History of Garfield County, Utah
Taken from the Utah History Encyclopedia (Links Added)

In 1875, four years after the resettlement of Panguitch, settlers moved eastward to found Escalante. Smaller settlements were made in Aaron, later known as Hatch, in 1872; Cannonville in 1876; Henrieville in 1878; Antimony in 1878; Boulder in 1889; Tropic in 1892; and Winder, later named Widtsoe, in 1910.

The territorial legislature created the county in 1882, and at the suggestion of Governor Eli H. Murray named it after assassinated President James A. Garfield. Boulder, settled in 1889, was considered to be the most isolated town in Utah until the mid-1930s when Civilian Conservation Corps (CCC) workers constructed a road from Boulder to Escalante. Mail was carried to Boulder on horseback until about 1935. The CCC also reseeded ranges and built telephone lines, ranger stations, and trails.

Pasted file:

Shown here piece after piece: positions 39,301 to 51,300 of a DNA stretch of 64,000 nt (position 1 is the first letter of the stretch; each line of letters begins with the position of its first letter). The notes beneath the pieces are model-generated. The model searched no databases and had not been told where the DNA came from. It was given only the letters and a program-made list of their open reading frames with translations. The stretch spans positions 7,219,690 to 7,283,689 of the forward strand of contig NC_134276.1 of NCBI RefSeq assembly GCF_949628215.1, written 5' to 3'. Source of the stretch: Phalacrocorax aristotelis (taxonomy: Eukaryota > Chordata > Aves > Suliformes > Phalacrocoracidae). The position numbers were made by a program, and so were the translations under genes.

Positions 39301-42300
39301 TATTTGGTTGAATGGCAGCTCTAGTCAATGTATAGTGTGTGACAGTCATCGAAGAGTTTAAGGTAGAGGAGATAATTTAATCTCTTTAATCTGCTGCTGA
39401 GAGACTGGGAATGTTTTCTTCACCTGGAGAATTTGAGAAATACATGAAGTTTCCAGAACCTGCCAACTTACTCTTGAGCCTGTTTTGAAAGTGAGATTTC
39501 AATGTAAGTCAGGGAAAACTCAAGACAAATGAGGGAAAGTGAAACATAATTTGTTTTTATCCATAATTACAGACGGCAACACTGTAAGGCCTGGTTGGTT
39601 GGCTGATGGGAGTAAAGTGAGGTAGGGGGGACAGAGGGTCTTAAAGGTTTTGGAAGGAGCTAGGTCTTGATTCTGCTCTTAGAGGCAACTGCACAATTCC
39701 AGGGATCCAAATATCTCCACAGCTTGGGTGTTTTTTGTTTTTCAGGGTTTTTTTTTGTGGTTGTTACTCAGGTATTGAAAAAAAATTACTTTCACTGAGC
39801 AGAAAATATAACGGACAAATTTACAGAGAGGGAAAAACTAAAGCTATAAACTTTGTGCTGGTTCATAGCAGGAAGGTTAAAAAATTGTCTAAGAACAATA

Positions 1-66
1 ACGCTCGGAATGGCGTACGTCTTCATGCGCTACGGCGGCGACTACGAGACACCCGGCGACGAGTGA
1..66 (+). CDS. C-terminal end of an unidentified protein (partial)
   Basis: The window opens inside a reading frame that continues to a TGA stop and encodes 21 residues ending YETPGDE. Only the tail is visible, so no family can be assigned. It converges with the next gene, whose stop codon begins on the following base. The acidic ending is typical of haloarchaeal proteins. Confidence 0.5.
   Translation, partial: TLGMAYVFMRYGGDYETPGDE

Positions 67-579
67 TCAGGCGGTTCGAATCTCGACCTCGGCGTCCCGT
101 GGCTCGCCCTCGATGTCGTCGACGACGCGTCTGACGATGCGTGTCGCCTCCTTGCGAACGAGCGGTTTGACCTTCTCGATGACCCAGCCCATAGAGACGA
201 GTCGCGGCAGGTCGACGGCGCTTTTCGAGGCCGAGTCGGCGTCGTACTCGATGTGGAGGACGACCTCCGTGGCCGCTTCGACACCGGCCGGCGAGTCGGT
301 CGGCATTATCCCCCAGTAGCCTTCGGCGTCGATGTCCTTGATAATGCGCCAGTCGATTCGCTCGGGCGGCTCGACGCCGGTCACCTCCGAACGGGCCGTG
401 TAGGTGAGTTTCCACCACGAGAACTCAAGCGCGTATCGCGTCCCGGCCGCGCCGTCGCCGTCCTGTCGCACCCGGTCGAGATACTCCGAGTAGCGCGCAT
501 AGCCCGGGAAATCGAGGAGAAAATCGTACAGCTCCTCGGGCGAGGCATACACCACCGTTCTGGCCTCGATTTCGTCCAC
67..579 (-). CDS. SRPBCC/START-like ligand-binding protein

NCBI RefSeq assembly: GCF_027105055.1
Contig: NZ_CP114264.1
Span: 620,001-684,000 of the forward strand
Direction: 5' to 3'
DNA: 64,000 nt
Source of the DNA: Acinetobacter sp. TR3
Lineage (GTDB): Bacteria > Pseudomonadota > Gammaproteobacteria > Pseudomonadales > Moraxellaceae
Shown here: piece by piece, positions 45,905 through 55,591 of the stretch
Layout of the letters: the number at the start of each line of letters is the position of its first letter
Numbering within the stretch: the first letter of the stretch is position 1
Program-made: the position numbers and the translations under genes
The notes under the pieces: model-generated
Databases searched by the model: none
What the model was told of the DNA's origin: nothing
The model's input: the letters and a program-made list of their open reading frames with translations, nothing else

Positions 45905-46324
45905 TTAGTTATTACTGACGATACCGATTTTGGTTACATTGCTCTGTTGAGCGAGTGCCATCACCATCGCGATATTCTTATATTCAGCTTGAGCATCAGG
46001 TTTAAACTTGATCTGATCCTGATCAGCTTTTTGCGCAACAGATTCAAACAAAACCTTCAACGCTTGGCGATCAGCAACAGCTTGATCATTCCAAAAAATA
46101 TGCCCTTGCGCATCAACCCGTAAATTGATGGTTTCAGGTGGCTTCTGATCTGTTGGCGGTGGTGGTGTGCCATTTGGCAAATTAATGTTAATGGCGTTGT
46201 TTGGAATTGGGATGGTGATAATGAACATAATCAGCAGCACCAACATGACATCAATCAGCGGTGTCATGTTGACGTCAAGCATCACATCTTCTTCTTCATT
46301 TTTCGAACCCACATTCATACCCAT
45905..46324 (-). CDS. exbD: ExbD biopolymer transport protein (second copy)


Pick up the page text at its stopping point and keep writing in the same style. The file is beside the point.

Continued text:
Vast rangelands and some of the state's largest forest reserves have made cattle ranching and lumber Garfield County's most important industries since pioneer times. The forests also provide many recreational sites, and Panguitch Lake is one of the state's prime fishing waters. The creation of Bryce Canyon National Park in 1928 increased the importance of tourism to the local economy. The large sections of Capitol Reef National Park and Glen Canyon National Recreation Area that lie within the county remained largely inaccessible in the late 1980s. The proposed but controversial paving of the Burr Trail through the Waterpocket Fold area of Capitol Reef would, however, expand travel in eastern Garfield County. The seasonal nature of lumbering and tourism often gives the county a higher than average rate of unemployment.

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